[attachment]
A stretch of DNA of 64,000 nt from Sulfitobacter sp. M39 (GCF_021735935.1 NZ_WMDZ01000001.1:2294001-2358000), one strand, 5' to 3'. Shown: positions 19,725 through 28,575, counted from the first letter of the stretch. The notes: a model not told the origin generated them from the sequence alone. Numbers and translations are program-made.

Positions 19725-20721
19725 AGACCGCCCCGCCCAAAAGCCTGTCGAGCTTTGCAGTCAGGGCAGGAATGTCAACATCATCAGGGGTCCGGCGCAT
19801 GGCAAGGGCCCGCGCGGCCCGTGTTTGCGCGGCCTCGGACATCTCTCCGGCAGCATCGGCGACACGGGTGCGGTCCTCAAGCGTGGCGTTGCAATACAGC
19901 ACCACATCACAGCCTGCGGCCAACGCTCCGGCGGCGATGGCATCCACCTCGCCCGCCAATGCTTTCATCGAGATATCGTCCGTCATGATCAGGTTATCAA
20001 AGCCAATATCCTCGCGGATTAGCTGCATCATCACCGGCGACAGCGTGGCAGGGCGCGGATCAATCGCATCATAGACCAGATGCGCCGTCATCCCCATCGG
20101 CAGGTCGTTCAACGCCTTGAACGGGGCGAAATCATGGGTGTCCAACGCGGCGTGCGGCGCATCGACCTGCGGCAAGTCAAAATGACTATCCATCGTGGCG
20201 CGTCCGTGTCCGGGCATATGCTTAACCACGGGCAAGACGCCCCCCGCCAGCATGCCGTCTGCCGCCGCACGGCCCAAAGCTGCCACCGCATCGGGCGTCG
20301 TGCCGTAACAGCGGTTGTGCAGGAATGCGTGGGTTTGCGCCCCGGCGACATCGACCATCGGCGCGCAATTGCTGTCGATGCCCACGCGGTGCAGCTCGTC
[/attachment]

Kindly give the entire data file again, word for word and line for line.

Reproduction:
A stretch of DNA of 64,000 nt from Sulfitobacter sp. M39 (GCF_021735935.1 NZ_WMDZ01000001.1:2294001-2358000), one strand, 5' to 3'. Shown: positions 19,725 through 28,575, counted from the first letter of the stretch. The notes: a model not told the origin generated them from the sequence alone. Numbers and translations are program-made.

Positions 19725-20721
19725 AGACCGCCCCGCCCAAAAGCCTGTCGAGCTTTGCAGTCAGGGCAGGAATGTCAACATCATCAGGGGTCCGGCGCAT
19801 GGCAAGGGCCCGCGCGGCCCGTGTTTGCGCGGCCTCGGACATCTCTCCGGCAGCATCGGCGACACGGGTGCGGTCCTCAAGCGTGGCGTTGCAATACAGC
19901 ACCACATCACAGCCTGCGGCCAACGCTCCGGCGGCGATGGCATCCACCTCGCCCGCCAATGCTTTCATCGAGATATCGTCCGTCATGATCAGGTTATCAA
20001 AGCCAATATCCTCGCGGATTAGCTGCATCATCACCGGCGACAGCGTGGCAGGGCGCGGATCAATCGCATCATAGACCAGATGCGCCGTCATCCCCATCGG
20101 CAGGTCGTTCAACGCCTTGAACGGGGCGAAATCATGGGTGTCCAACGCGGCGTGCGGCGCATCGACCTGCGGCAAGTCAAAATGACTATCCATCGTGGCG
20201 CGTCCGTGTCCGGGCATATGCTTAACCACGGGCAAGACGCCCCCCGCCAGCATGCCGTCTGCCGCCGCACGGCCCAAAGCTGCCACCGCATCGGGCGTCG
20301 TGCCGTAACAGCGGTTGTGCAGGAATGCGTGGGTTTGCGCCCCGGCGACATCGACCATCGGCGCGCAATTGCTGTCGATGCCCACGCGGTGCAGCTCGTC